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Publication numberUS4798868 A
Publication typeGrant
Application numberUS 07/082,260
Publication dateJan 17, 1989
Filing dateAug 6, 1987
Priority dateAug 6, 1987
Fee statusPaid
Publication number07082260, 082260, US 4798868 A, US 4798868A, US-A-4798868, US4798868 A, US4798868A
InventorsFrank E. Lordi, Peter J. Vanderpool
Original AssigneeArco Chemical Company
Export CitationBiBTeX, EndNote, RefMan
External Links: USPTO, USPTO Assignment, Espacenet
Ternary blends of polyvinyl chloride
US 4798868 A
Disclosed are modable polyblends comprising a polyvinyl chloride resin blended with a copolymer of an unsaturated dicarboxylic acid moiety and a monomer copolymerizable therewith and an interfacial modifier to form a blend having improved mechanical and physical porperties. The dicarboxylic acid copolymer may be with or without rubber modifiers.
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We claim:
1. A moldable polyblend comprising 60 to 70 wt-% based on total polyblend of a polyvinyl chloride resin and 20 to 30 wt-% based on total polyblend of a non-equimolar copolymer of less than 50 mole-percent of an unsaturated dicarboxylic acid moiety and at least 50 mole-percent of at least one monomer copolymerizable therewith, and 10 to 20 wt-% based on total polyblend of interfacial modifier.
2. The polyblend of claim 1 wherein the polyvinyl chloride resin is a polyvinyl chloride.
3. The polyblend of claim 1 wherein the non-equimolar copolymer of an unsaturated dicarboxylic acid moiety and at least one monomer copolymerizable therewith is a styrene/maleic anhydride copolymer.
4. The polyblend of claim 1 wherein the interfacial modifier is a copolymer of alpha-methylstyrene and acrylonitrile.

The present invention is directed to polyblends of (a) high performance polyvinyl chloride resins, (b) high molecular weight non-equimolar copolymers of ethylenically unsaturated dicarboxylic acids, or their derivatives, and at least one copolymerizable monomer, and (c) certain copolymers which serve to interface with the other two ingredients.

Polyvinyl chloride, in addition to being relatively inexpensive, is a polymer which can be easily modified to obtain an excellent balance of physical properties. The polymer is inherently flame retardant and has outstanding chemical resistance. The primary deficiency of polyvinyl chloride is its poor heat resistance. Another deficiency is the inability to accept paint on its surface.

U.S. Pat. No. 3,626,033 teaches to overcome the brittleness and low temperature deformation of polyvinyl chloride by blending the polyvinyl chloride with a polydiene rubber nitrile graft copolymer and an anhydride containing copolymer such as a styrene/maleic anhydride copolymer.

U.S. Pat. No. 4,311,806 teaches to blend rubber-modified styrene/maleic anhydride copolymers into polyvinyl chloride. These binary blends had better heat distortion temperatures but lower impact properties. The blends may also contain a rubber modifed styrene/acrylonitrile copolymer. The ternary blends had improved heat distortion temperature with increased impact properties.

U.S. Pat. No. 4,339,554 teaches to blend styrene/maleic anhydride copolymer into polyvinyl chloride in order to increase the heat distortion temperature. U.S. Pat. No. 4,371,666 also teaches this blend and points out that blends with at least 40% polyvinyl chloride are flame retardant.

U.S. Pat. No. 4,469,844 and U.S. Pat. No. 4,469,845 teach to blend both styrene/maleic anhydride copolymers and rubber-modified styrene/maleic anhydride copolymers with rubber-modified polyvinyl chloride. These blends had increased impact properties but had lower heat distortion temperatures than the polyvinyl chloride alone.


We have now found that the desirable properties and the high use-temperature of the polyvinyl chloride can be retained while increasing the impact properties and the heat distortion temperature by blending the PVC with copolymers of an ethylenically unsaturated dicarboxylic acid moiety and one or more monomers copolymerizable therewith and an interfacial modifier selected from the group of copolymers consisting of methyl methacrylate/glutarimide copolymer, alpha-methylstyrene/acrylonitrile copolymer and methyl methacrylate/N-arylmaleimide copolymer.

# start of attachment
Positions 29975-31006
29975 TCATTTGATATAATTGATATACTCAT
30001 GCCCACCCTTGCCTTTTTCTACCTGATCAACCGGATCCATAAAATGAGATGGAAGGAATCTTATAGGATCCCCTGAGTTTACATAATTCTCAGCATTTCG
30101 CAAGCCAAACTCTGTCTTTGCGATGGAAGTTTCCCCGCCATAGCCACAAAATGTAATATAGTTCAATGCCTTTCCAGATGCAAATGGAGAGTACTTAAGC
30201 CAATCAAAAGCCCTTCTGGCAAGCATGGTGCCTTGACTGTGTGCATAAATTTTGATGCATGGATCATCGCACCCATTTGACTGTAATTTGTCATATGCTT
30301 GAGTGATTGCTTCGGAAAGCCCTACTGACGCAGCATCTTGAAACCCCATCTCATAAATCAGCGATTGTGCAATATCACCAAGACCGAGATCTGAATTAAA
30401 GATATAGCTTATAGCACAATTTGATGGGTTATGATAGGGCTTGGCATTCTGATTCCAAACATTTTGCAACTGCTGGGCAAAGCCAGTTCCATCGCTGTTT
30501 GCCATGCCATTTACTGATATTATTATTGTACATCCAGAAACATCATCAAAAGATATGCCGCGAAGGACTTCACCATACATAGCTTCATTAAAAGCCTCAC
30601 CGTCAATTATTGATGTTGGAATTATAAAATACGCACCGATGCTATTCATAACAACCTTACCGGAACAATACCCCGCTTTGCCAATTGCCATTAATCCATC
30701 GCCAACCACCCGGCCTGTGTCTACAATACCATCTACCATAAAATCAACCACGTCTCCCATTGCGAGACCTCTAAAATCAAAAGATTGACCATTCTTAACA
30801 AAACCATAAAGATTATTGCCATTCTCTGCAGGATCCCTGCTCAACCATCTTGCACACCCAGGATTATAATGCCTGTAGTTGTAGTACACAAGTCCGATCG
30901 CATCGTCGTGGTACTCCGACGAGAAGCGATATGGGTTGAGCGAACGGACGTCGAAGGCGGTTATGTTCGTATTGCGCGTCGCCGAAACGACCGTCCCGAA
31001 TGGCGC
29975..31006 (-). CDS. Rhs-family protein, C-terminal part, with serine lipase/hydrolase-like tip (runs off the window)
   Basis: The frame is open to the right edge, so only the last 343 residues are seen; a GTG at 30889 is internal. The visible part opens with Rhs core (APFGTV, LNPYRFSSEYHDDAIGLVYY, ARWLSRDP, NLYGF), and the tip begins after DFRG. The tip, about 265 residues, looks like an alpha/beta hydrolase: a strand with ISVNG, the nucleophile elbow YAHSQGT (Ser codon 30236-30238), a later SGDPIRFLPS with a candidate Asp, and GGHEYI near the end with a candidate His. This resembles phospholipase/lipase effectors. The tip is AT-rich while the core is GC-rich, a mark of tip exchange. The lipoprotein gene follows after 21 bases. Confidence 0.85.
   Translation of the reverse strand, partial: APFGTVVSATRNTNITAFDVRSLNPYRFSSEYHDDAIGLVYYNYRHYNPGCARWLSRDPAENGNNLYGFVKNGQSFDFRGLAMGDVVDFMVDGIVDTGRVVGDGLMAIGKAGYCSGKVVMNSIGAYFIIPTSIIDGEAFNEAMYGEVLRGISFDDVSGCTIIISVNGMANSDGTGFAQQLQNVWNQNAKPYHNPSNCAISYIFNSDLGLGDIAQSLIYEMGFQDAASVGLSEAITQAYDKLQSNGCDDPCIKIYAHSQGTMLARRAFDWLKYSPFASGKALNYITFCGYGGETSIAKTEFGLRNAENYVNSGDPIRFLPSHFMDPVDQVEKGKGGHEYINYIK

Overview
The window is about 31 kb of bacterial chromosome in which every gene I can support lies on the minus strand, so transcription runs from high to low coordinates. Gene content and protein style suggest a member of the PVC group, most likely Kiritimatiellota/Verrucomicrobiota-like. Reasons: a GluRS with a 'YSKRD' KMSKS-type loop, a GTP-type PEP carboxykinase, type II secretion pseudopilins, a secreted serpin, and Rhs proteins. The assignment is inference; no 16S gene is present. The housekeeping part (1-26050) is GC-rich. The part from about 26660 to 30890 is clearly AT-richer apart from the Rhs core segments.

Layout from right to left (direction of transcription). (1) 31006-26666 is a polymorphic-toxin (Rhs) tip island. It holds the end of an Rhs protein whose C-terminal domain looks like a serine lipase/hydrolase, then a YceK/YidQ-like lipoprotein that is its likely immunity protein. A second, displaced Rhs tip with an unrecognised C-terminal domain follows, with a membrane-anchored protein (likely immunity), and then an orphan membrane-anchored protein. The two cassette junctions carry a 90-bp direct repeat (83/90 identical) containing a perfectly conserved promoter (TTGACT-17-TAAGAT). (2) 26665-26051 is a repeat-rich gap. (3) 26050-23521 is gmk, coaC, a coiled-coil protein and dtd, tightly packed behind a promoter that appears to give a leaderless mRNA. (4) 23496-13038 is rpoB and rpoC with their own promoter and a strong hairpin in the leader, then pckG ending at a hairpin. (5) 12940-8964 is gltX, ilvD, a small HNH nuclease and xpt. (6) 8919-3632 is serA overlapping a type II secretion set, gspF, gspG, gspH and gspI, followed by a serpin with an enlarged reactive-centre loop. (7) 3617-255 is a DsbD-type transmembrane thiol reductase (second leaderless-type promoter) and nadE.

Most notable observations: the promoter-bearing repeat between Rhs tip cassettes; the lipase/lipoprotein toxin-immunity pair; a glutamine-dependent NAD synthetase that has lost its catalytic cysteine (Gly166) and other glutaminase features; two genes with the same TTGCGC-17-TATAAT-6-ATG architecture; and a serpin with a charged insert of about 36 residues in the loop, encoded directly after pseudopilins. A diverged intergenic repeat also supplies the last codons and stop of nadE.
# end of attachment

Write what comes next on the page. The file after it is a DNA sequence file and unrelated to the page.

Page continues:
These polyblends are easily fabricated to form high strength moldings having good weld line strength and improved mechanical and physical properties. Further, the presence of the polar functions in the ternary blend allows the molded parts to be painted.


The polyblends of the present invention are moldable compositions comprising

(a) about 60 to about 70% by weight based on total polyblend of a polyvinyl chloride resin;

(b) about 20 to about 30% by weight based on total polyblend of a high molecular weight non-equimolar copolymer of ethylenically unsaturated dicarboxylic acids, or their derivatives, and at least one copolymerizable monomer; and

(c) about 10 to about 20% by weight of a copolymer capable of interfacial modification of the other two ingredients.

As used herein, the term "high molecular weight" means a weight average molecular weight of at least 100,000.

The Polyvinyl Chloride Resin

The polyvinyl chloride resin useful in the instant blends may be any of the known injection molding or extrusion grade resins available commercially. The resin may be a homopolymer of vinyl chloride or a copolymer of vinyl chloride with a minor portion of one or more monomers copolymerizable with vinyl chloride. In such copolymers vinyl chloride comprises at least about 80 to 90 wt-% of the copolymer. The copolymerizable monomers may be vinylidene chloride; vinyl acetate; vinyl stearate; acrylic and methacrylic acid esters; olefins such as ethylene, propylene, isobutylene and the like; vinyl alkyl ethers such as vinyl isobutyl ether, vinyl lauryl ether, and vinyl cetyl ether; acrylic acid and methacrylic acid; acrylonitrile and methacrylonitrile; diethyl fumarate; maleic anhydride; dimethyl itaconate; styrene; N-vinyl carbazole; N-vinyl pyrrolidone; allyl compounds such as allyl chloride; diolefins such as butadiene, isoprene, chloroprene and the like; or mixtures thereof. Further, the vinyl chloride resin may be a wholly or partially chlorinated polyvinyl chloride and the like.

The High Molecular Weight Non-equimolar Copolymer

Suitable high molecular weight non-equimolar copolymers are comprised of a minor amount, that is, less than 50 mole percent, of an ethylenically unsaturated dicarboxylic acid moiety and a major amount, that is, greater than about 50 mole percent, of one or more monomers copolymerizable therewith.